Qtile

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From http://qtile.org:

Qtile is a full-featured, hackable tiling window manager written in Python. Qtile is simple, small, and extensible. It is easy to write your own layouts, widgets, and built-in commands. It is written and configured entirely in Python, which means you can leverage the full power and flexibility of the language to make it fit your needs.

Installation

Install one of the following packages:

  • qtile for the latest official release.
  • qtile-gitAUR for the development version.

In order to run Qtile as a Wayland compositor you will need to install python-pywlroots.

Starting

Xorg

To run Qtile as an X11 window manager, run qtile start with xinit.

Wayland

Start Qtile as a Wayland compositor by running qtile start -b wayland.

For the status of the Wayland development progress of Qtile, see https://github.com/qtile/qtile/discussions/2409.

Configuration

Note: This chapter only explains the basics of the configuration of Qtile. For more complete information, look at the official documentation.

As described in Configuration Lookup, Qtile provides a default configuration file that will be used in absence of user-defined ones.

The default configuration includes the shortcut Super+Enter to open a new terminal (selected from a hardcoded list), and Super+Ctrl+q to quit Qtile.

In order to start customizing Qtile, copy it to ~/.config/qtile/config.py:

$ mkdir -p ~/.config/qtile/
$ cp /usr/share/doc/qtile_dir/default_config.py ~/.config/qtile/config.py

Where qtile_dir is the name of the package you installed.

Alternatively, the most recent default configuration file can be downloaded from the git repository at libqtile/resources/default_config.py.

Several more complete configuration file examples can be found in the qtile-examples repository.

The configuration is fully done in Python: for a very quick introduction to the language you can read this tutorial.

Before restarting Qtile you can test your configuration file for syntax errors using the command:

$ python -m py_compile ~/.config/qtile/config.py

If the command gives no output, your script is correct.

Groups

In Qtile, the workspaces (or views) are called Groups. They can be defined as following:

from libqtile.config import Group, Match
...
groups = [
    Group("term"),
    Group("irc"),
    Group("web", matches=[Match(title=["Firefox"])]),
   ]
...

Keys

You can configure your shortcuts with the Key class. Here is an example of the shortcut Alt+Shift+q to quit the window manager.

from libqtile.config import Key
from libqtile.command import lazy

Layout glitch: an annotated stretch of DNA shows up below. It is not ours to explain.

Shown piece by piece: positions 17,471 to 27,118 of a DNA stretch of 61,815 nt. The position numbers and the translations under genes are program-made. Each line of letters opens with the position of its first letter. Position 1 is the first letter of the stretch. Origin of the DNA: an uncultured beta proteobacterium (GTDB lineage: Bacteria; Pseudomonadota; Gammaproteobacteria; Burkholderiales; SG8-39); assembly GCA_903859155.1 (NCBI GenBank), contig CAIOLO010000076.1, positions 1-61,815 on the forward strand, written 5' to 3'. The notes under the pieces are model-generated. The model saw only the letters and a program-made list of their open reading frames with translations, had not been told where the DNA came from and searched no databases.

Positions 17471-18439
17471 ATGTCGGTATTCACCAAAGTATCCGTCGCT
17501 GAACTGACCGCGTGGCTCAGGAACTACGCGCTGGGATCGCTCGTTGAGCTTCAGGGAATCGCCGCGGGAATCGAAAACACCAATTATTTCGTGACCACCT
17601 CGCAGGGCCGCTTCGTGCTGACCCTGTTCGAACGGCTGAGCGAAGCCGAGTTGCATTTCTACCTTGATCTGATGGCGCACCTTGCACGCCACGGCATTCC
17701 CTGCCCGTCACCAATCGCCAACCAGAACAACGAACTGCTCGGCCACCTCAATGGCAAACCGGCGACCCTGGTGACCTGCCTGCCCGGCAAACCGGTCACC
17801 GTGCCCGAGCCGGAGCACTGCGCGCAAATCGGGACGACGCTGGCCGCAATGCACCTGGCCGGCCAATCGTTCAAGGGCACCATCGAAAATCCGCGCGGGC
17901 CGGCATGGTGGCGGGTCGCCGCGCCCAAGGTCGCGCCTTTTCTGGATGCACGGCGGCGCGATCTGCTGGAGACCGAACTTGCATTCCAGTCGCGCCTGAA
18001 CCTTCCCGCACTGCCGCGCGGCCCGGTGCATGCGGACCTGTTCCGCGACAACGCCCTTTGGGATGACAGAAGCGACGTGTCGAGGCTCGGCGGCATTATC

...
keys = [
    Key(
        ["mod1", "shift"], "q",
        lazy.shutdown())
   ]
...

You can find out which modX corresponds to which key with the command Xmodmap.

Sound

You can add shortcuts to easily control the sound volume and state by adding a user to the audio group and using the alsamixer command-line interface, which can be installed through the alsa-utils package.

keys= [
    ...
    # Sound
    Key([], "XF86AudioMute", lazy.spawn("amixer -q set Master toggle")),
    Key([], "XF86AudioLowerVolume", lazy.spawn("amixer -c 0 sset Master 1- unmute")),
    Key([], "XF86AudioRaiseVolume", lazy.spawn("amixer -c 0 sset Master 1+ unmute"))
   ]

Language

You can add shortcuts to easily switch between keyboard layouts in different languages using setxkbmap for example :

keys= [
    ...
    # Language 
        Key([mod], "F1",
            lazy.spawn("setxkbmap us"), 
            desc= "Change to US layout"),
        Key([mod],"F2",
            lazy.spawn("setxkbmap gr"),
            desc= "Change to Greek layout"),
       ]

Screens

Create one Screen class for every monitor you have. The bars of Qtile are configured in the Screen class as in the following example:

from libqtile.config import Screen
from libqtile import bar, widget
...
screens = [
    Screen(
        bottom=bar.Bar([          # add a bar to the bottom of the screen
            widget.GroupBox(),    # display the current Group
            widget.WindowName()   # display the name of the window that currently has focus
            ], 30))
   ]
...

Bars and widgets

You can find a list of all the built-in widgets in the official documentation.

If you want to add a widget to your bar, just add it like in the example above (for the WindowName widget). For example, if we want to add a battery notification, we can use the Battery widget:

from libqtile.config import Screen
from libqtile import bar, widget
...
screens = [
    Screen(top=bar.Bar([
        widget.GroupBox(),    # display the current Group
        widget.Battery()      # display the battery state
       ], 30))
   ]
...

Startup

You can start up applications using hooks, specifically the startup hook. For a list of available hooks see the documentation.

Here is an example where an application starts only once:

import os
import subprocess
from libqtile import hook

@hook.subscribe.startup_once
def autostart():
    home = os.path.expanduser('~')
    subprocess.Popen([home + '/.config/qtile/autostart.sh'])

Debugging

Qtile writes its log into ~/.local/share/qtile/qtile.log

xinit

Starting Qtile on a different virtual screen can help diagnosing issues:

$ echo "exec qtile start" > /tmp/.start_qtile; xinit /tmp/.start_qtile -- :2

Xephyr

Qtile provides a Xephyr development script that can be easily modified to instantiate a system-installed package by replacing:

env DISPLAY=${XDISPLAY} QTILE_XEPHYR=1 ${PYTHON} "${HERE}"/../bin/qtile start -l ${LOG_LEVEL} $@ &

with

env DISPLAY=${XDISPLAY} QTILE_XEPHYR=1 qtile start -l ${LOG_LEVEL} $@ &

See also